Nightmares and night terrors are terms which are often used interchangeably when little ones cry in the night, but there is a difference; both in their presentation and in the way they should be handled.
Why they happen
Most little ones have nightmares once in a while, but 2 to 4 year-olds are particularly prone; this is an age when normal fears develop and their imagination blossoms.
Many things can cause nightmares, from toilet training to moving to a ‘big bed’, changes in childcare or at school/preschool, or even a new sibling. Your child’s nightmares may even stem from listening to a story that’s scary (even if it doesn’t seem scary to you), watching an upsetting program or film, getting excited or worked up before bed, or feeling anxious or stressed during the day.
Nightmares are part of normal development, as children’s imaginations develop and they begin to understand that there are things that exist that can hurt them. For a child working through their feelings about these stressful events, nightmares are a normal response, so try not to worry too much if your child has the occasional nightmare.
How to know if it’s a nightmare
If your child wakes up crying or fearful, wants to be comforted and has trouble getting back to sleep, chances are they had a nightmare. These scary episodes usually happen during the second half of the night, when dreaming is most likely to occur. Your child will probably remember their bad dream the next day and may continue to be bothered by it.
Firstly, minimize overall stress and make sure your child gets enough sleep.
A relaxing and predictable bedtime routine can also help prevent nightmares; try a warm bath, an uplifting story (even one which talks about nightmares) and end with a night-light.
How to help your child after a nightmare
Go to your child when they cry out. Physical reassurance is important, so hug and comfort your little one until they calm down. If you bring them into your bed be aware you could be creating a habit that’s hard to reverse so it is much better to stay in your child’s room.
Try to understand your child’s fears, don’t dismiss or make fun of them and reassure your child if they are afraid, ensure your little one knows they are safe.
Let your little one tell you about the nightmare if they want to, but don’t press it. At this age, they understand the difference between reality and fantasy, so you can console them by reminding them it was “only a dream.” Be patient if they are still upset, though, we all know the emotions conjured up by nightmares can be very real.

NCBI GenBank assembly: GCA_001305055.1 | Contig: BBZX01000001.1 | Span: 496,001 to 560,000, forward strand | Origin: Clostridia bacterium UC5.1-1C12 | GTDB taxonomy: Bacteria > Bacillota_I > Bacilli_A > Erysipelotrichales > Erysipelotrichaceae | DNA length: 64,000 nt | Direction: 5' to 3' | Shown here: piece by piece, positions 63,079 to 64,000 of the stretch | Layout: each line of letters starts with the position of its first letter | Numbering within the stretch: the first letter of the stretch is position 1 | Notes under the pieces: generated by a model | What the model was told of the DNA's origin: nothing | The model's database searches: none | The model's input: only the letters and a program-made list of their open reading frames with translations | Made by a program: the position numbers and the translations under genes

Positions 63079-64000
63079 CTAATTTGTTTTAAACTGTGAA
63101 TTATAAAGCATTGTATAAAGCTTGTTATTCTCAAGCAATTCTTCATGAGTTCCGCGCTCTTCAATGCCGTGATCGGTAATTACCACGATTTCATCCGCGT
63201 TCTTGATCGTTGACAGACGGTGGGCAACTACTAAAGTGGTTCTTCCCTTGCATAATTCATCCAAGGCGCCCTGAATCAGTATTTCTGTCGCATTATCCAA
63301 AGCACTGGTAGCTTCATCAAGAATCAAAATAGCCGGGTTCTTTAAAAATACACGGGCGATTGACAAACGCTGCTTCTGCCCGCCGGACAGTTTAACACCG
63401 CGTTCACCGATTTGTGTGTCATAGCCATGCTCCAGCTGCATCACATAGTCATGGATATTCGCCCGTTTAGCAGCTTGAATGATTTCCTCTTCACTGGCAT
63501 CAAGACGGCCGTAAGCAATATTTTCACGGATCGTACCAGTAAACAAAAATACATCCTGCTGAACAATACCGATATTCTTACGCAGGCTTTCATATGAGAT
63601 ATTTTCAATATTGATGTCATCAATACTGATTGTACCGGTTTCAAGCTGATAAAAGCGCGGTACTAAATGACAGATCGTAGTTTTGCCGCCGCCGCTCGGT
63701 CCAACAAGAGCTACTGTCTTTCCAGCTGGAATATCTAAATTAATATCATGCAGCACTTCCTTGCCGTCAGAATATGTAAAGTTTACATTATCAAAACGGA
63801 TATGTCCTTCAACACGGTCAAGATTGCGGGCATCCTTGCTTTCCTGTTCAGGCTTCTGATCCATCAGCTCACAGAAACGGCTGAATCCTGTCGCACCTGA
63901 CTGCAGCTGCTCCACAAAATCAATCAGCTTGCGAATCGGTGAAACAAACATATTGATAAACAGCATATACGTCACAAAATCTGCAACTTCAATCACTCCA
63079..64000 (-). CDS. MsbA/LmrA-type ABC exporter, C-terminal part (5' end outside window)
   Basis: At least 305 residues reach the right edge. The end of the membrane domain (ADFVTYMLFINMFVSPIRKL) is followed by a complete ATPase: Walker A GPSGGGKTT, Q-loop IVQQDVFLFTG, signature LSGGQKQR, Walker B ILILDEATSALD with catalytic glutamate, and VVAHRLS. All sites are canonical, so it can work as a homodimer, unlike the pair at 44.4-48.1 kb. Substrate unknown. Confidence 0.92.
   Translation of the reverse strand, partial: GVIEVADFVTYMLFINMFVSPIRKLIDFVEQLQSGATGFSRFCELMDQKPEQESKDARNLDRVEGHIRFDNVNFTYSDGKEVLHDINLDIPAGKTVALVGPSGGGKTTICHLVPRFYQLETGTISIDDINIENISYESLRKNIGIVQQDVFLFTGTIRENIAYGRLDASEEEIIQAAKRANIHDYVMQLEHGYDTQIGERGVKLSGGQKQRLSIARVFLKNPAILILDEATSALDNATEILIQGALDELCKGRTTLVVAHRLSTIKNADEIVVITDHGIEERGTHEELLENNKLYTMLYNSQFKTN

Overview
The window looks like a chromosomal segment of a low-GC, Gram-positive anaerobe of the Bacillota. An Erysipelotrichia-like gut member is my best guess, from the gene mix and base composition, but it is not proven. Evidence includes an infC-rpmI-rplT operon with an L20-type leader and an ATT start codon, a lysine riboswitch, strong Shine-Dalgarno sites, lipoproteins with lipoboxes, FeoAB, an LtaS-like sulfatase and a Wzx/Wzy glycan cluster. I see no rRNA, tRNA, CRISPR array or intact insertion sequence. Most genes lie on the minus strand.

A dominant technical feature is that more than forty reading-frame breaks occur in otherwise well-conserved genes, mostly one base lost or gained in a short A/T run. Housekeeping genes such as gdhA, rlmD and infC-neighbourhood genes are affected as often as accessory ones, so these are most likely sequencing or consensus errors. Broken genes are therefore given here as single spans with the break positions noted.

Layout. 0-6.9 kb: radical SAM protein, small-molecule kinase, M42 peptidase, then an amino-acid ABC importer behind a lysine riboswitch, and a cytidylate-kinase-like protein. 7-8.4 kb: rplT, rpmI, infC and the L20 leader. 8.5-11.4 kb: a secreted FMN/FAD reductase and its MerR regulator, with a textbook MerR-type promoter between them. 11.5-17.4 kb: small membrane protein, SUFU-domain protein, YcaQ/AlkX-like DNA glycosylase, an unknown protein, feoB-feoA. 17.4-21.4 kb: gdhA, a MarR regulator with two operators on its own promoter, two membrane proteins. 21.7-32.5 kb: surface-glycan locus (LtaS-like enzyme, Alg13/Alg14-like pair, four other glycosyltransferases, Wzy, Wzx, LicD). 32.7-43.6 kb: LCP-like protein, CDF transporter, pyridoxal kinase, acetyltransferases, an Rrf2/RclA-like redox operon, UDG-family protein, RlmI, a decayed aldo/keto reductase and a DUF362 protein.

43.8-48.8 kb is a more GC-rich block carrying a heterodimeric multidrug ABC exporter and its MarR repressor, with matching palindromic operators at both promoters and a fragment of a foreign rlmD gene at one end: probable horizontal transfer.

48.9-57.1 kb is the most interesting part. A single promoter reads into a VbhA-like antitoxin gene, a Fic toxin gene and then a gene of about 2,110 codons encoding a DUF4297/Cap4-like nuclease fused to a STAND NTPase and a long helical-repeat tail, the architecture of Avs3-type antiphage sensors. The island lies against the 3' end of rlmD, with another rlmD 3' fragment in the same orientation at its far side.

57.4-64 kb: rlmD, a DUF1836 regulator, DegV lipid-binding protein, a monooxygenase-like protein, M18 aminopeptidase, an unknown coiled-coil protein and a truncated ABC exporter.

A night terror is a sleep disruption that seems similar to a nightmare but the presentation can be far more intense. Although night terrors can be upsetting and concerning for parents to witness, they are not usually a cause for concern, unless they are happening regularly.
Why they happen?
Night terrors happen during deep non-rapid eye movement (REM) sleep. Unlike nightmares (which occur during REM sleep) a night terror is not a dream but more like a reaction that happens during the transition from one sleep phase to another. It as if children get ‘stuck’ in between two sleep phases.
Night terrors usually occur about two or three hours after a child falls asleep, when they transition from the deepest stage of non-REM sleep to lighter REM sleep. Usually this transition is a smooth one but sometimes a child can become agitated and frightened and that reaction is a night terror. During a night terror a child might suddenly sit up in bed and shout or scream in distress. The child’s breathing might be faster and they may thrash around and be upset. Sometimes children get out of bed and run around and may even have their eyes open. After a few minutes, although it can be longer, a child will calm down and return to sleep. Unlike nightmares, which children often remember, your little one won’t have any memory of a night terror the next morning.
Night terrors are a relatively rare, occurring in around only 3% of children although most children will have the occasional nightmare. Night terrors usually occur between the ages of 3 and 12 and are a little more common among boys.
How to know if it’s a night terror
If your child is incredibly agitated, doesn’t want to be comforted (or perhaps doesn’t even know who is trying to comfort them) and falls ‘back to sleep’ immediately after the episode, chances are they had a night terror. These scary episodes usually happen during the first couple of hours of the night, and your child is unlikely to remember what happened in the morning.
Preventing night terrors
There is no known treatment for night terrors but you can help prevent them by:
- Reducing any stress your child may be under
- Establishing, and sticking to, a good routine
- Making sure your child gets enough rest and sleep to prevent them from becoming overtired
How to help your child during a night terror
Most of the time night terrors disappear on their own but it can be very upsetting for parents who may feel helpless and not able to comfort their child.
The best way to handle a night terror is to stay calm and not wake your child but wait with them and ensure they are safe. Your little one will probably settle down and return to sleep on their own after the night terror.
Understanding night terrors may reduce your worry but if your little one has repeated night terrors, especially if they occur more than once a night, talk to a doctor about whether a referral to a medical sleep specialist is necessary.
If you need help with these, or any other sleep issues, I can help! Email me on firstname.lastname@example.org or call 07572 309404 or 01275 546919.